Come out, father
3, 2002 by
Gay men are nasty,
filthy child molesters, right? Well, actually, way, way wrong.
But that's the conclusion a lot of people are drawing from the
ongoing scandal in the Roman Catholic Church. And sadly, among
those contributing to the revival of that tired old myth are
decent, honorable gay Catholic priests themselves, who don't
molest anybody but who, by their frightened silence and refusal
to stand up for themselves, are inadvertently allowing the smear
to go unchallenged.
The idea that gay
men molest boys was one of the big lies of homophobia for
decades. It was in relation to gay men what the old blood libel
was in relation to Jews: a dirty, dishonest fiction, but one
with undeniable power to rile up fear and loathing.
spent years exposing and defeating that lie, and by the late
1990s we had pretty much succeeded. Witness the fact that when
the Boy Scouts of America went to court to defend its policy of
excluding gays, it trotted out every conceivable argument and
excuse--except the argument that gay scouts might molest boys.
That argument was so dead, even the BSA didn't dare dredge it
Then along came
the Catholic Church and its sexual abuse scandal, in which most
of the abuse appears to involve male priests molesting young
male parishioners. Suddenly, the age-old libel seemed to have a
new lease on life. And what did the Catholic Church do? Did it
respond by admitting that it had gravely sinned by allowing
abuse of every kind--heterosexual, homosexual, and
pedophilic--to run rampant for decades while shifting the
abusers to new posts where they could abuse again?
It did not: Senior
church spokesmen here and in Rome proclaimed that gay priests
were the problem and that the solution was to sweep them out of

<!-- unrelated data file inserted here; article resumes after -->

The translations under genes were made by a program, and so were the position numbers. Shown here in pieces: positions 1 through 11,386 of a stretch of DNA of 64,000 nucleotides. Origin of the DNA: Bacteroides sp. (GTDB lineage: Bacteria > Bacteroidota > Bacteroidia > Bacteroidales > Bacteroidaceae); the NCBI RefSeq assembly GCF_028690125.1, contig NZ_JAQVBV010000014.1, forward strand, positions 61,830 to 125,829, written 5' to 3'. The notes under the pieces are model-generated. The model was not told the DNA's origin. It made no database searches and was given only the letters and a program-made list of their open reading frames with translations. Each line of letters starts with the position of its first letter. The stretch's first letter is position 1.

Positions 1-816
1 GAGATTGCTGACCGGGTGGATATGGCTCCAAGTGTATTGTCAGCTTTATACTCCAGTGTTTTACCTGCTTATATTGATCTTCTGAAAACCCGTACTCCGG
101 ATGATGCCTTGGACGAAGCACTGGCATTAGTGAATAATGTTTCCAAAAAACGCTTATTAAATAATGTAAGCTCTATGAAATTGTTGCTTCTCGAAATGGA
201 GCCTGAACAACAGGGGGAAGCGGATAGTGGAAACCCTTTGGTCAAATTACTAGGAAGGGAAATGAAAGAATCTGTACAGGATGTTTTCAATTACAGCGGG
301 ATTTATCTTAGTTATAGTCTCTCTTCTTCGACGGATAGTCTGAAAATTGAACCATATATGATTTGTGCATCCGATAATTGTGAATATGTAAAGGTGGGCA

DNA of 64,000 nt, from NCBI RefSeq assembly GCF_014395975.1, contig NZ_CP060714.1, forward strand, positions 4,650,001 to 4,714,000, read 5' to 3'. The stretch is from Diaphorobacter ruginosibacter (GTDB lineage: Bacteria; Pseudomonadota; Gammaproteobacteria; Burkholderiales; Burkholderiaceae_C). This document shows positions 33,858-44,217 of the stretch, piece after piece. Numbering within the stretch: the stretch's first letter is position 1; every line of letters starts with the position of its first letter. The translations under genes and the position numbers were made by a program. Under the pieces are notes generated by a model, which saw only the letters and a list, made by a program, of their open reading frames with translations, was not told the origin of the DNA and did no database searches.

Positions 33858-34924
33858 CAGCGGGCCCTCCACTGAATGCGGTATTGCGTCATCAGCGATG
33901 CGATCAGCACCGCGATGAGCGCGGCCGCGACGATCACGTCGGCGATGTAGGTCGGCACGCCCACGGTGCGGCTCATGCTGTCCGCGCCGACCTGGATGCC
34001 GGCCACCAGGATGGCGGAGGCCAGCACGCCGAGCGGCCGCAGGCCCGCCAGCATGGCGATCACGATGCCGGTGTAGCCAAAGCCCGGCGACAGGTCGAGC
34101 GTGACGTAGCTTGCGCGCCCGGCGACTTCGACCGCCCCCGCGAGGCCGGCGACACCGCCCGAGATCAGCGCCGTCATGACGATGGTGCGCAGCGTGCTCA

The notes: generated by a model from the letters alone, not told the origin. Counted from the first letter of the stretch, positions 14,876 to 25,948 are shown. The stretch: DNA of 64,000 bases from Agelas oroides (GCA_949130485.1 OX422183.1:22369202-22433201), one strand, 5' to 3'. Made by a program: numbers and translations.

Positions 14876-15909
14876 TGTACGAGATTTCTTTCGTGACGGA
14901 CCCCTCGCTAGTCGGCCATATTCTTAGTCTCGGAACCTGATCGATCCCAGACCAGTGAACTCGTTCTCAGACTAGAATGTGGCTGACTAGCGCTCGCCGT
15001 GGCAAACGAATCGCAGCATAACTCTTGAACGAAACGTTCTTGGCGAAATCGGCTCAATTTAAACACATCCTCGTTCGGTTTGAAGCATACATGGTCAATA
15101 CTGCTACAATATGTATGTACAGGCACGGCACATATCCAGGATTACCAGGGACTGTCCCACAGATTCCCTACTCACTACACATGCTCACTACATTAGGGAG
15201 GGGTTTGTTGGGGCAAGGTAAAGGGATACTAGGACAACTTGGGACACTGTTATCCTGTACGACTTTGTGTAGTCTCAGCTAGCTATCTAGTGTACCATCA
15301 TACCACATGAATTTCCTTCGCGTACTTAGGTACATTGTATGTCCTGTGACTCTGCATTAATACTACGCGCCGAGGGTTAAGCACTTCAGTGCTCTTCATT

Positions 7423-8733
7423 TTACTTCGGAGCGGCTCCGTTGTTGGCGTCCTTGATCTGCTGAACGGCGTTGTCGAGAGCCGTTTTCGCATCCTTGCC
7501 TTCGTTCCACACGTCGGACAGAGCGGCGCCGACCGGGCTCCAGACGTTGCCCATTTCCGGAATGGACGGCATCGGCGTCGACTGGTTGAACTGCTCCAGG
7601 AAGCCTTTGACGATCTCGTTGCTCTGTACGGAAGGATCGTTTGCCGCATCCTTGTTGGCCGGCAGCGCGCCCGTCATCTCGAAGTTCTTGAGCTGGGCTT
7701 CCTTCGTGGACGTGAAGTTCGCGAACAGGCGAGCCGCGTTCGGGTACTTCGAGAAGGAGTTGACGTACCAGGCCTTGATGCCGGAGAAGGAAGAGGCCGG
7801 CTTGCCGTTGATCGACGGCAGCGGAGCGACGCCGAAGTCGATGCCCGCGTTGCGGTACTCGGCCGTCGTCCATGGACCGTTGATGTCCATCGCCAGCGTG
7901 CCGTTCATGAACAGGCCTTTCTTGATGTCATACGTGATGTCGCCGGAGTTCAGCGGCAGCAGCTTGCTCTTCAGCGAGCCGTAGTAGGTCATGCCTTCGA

the priesthood. The clear implication being that--you guessed
it--gay men are nasty, filthy child abusers, and the way to get
rid of abuse is to get rid of gays.
So just when
we thought we had finally buried perhaps the worst libel ever to
be flung our way, it has come roaring back to life, resurrected
by the spinmeisters of Rome. True, we have fought back by
pointing to long-established studies demolishing the idea that
gays molest more than straights, and maybe we've made some
progress. But the most eloquent set of voices we need in this
debate are the ones we're not hearing--the voices of gay priests
themselves. Estimated at 15% to 50% of the American priesthood,
these are the guys who minister to the sick and poor, say the
midnight masses, toil in the parishes nobody else wants, and
have never molested anybody.
Gay priests are as
horrified by the scandal as any element of society. More
horrified, probably. Yet, so far, anyway, they are
silent--terrified that if they speak out and say, "Yes, I'm a
gay priest," and "No, I don't molest children," and "Yes, I'm
disgusted by the scandal and want the abuse to end," they'll be
drummed out of the church and lose their life's vocation. And
they might be right.
The problem is
that by saying nothing, by refusing to take the risk of coming
out and bearing witness to the reality of their lives, they are
adding to the impression that they are all somehow shameful and
guilty, denying us the witnesses we need and powerfully
undermining both their own cause and the cause of gay
For decades gay
men and lesbians have taken enormous risks at enormous personal
cost in order to right the ancient wrongs of homophobia. From
the teenager who comes out and risks homelessness to the marine
who comes out and risks court-martial, gay people have bravely
borne witness, have suffered great losses, and in so doing have
changed the world. For priests, whose calling is one of
sacrifice, self-negation, and bearing witness, to refuse to do
the same is a blot on their mission.
Jesus said, "Let
your light shine before others so that they may see your good
works and give glory to God." In the present climate that's not
a platitude. It's a necessity.